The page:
I have absolutely no idea if the former friend has ever said anything about me or the end of our relationship to anyone. No idea whatsoever! Quite honestly, I think it is more likely that this person hasn’t mentioned my name at all. Or maybe my name gets mentioned like a piece of trivia or a historical tidbit of information without emotion or explanation. I have no way of knowing, and I don’t want to care about it one way or the other. What is of greater concern to me is the way that I respond emotionally to a situation that I cannot control and is likely not even a situation to speak of, like seeing someone at Costco.

The feelings of shame that I felt in Costco that day were nothing more than lies designed to imprison me. To the best of my ability and with the grace of God, I have peace within myself in the end of that relationship, so there is no need for me to feel ashamed at the possibility of being recognized as someone’s former friend. I don’t need to stress out over what may or may not have been said about me, when I know my own actions and words and attitudes and have examined them most carefully. If some random person has a problem with me because of misinformation…well, he/she can have a conversation with me about it or not. As for me, I don’t have a desire to waste my time fretting over what ifs, and I do not want to be weighed down by misplaced guilt or shame. There may be moments or days when my confidence is battered and shaky, but I know who I am and I know my worth.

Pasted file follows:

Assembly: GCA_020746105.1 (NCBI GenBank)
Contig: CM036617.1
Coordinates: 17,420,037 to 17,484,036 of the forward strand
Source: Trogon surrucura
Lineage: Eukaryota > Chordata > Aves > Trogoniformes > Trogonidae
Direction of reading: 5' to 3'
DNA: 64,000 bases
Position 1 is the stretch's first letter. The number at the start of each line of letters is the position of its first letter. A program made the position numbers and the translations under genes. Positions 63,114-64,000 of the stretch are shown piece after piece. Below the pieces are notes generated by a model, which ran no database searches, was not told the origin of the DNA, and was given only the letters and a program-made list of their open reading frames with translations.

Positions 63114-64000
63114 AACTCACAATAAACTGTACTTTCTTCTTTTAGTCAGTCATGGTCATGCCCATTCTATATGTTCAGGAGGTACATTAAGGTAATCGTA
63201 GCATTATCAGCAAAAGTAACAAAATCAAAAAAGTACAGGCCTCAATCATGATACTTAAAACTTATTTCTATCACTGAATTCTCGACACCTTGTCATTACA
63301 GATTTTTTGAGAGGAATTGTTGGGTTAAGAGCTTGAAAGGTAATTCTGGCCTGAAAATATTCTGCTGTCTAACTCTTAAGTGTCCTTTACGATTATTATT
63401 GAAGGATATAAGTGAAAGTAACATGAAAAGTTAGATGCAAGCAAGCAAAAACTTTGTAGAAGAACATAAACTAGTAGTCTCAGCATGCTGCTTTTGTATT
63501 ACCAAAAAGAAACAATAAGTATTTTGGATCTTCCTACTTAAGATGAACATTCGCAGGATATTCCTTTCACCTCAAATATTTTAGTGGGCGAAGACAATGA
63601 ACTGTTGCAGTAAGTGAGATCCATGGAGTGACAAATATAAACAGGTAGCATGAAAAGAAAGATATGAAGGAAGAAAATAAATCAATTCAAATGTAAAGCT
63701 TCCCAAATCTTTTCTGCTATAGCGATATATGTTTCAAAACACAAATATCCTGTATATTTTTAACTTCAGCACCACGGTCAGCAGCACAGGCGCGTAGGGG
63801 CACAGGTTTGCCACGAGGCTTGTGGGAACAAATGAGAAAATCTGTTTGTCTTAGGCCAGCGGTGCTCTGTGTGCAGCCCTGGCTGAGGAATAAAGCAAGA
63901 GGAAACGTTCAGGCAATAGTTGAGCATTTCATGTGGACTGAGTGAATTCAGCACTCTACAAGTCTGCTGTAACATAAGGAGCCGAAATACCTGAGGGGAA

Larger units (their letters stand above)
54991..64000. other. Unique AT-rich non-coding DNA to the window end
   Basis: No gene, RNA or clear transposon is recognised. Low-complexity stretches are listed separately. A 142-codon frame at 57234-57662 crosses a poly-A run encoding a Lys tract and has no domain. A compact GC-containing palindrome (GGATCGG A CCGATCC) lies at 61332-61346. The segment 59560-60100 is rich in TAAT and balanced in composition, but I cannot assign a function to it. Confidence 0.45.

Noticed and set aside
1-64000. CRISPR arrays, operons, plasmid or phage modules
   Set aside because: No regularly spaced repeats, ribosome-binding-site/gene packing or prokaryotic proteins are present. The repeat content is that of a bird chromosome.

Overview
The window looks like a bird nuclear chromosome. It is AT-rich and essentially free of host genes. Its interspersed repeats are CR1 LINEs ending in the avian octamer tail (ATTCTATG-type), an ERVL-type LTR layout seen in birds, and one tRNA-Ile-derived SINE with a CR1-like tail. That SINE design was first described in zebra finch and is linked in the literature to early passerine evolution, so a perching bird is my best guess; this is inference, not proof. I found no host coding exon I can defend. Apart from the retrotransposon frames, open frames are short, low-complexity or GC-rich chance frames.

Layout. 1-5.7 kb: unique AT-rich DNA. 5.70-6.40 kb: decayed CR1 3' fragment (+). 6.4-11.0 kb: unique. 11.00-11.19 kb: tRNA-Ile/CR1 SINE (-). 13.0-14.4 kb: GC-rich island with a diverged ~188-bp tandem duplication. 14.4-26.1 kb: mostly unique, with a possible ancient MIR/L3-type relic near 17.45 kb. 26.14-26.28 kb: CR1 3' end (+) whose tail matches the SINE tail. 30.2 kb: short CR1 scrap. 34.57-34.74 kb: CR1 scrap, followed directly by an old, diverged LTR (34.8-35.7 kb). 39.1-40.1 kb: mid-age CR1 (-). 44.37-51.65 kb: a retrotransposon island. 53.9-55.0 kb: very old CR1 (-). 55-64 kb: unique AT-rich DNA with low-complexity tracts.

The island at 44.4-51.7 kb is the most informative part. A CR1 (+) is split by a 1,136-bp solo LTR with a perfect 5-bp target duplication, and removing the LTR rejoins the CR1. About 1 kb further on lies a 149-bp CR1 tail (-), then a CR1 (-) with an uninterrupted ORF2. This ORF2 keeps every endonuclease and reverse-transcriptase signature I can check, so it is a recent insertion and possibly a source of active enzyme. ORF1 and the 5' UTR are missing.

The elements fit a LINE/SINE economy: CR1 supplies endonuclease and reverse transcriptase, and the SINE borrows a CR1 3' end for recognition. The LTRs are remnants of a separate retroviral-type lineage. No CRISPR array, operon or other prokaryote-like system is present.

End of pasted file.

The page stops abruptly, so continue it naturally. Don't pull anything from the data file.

And now that I’ve got that off my chest, perhaps the only thing that will keep me awake tonight is the ever-present pain in my legs!

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So This is Christmas

I slept well enough last night, but it was also uncomfortable thanks to the multiple pillows necessary for maintaining a back happy sleeping posture. Unfortunately, the pillow positioning changes depending on which side I am sleeping on, and I’m not always awake enough to remember to change the pillows when I roll over. As such, I was awake around 6:00 this morning and coffee has since replaced the blood in my body.

Gifts have been given and opened. For those who know me, there is no surprise at the nature of the gifts that I received. Star Wars. Wonder Woman. Wine. Coffee. Journals. Fun socks. A puzzle. I am so easy to buy for, so easy to please and excite. And as difficult as my boys are to buy for, I think I can safely say that we managed to find gifts that they actually enjoy and will use!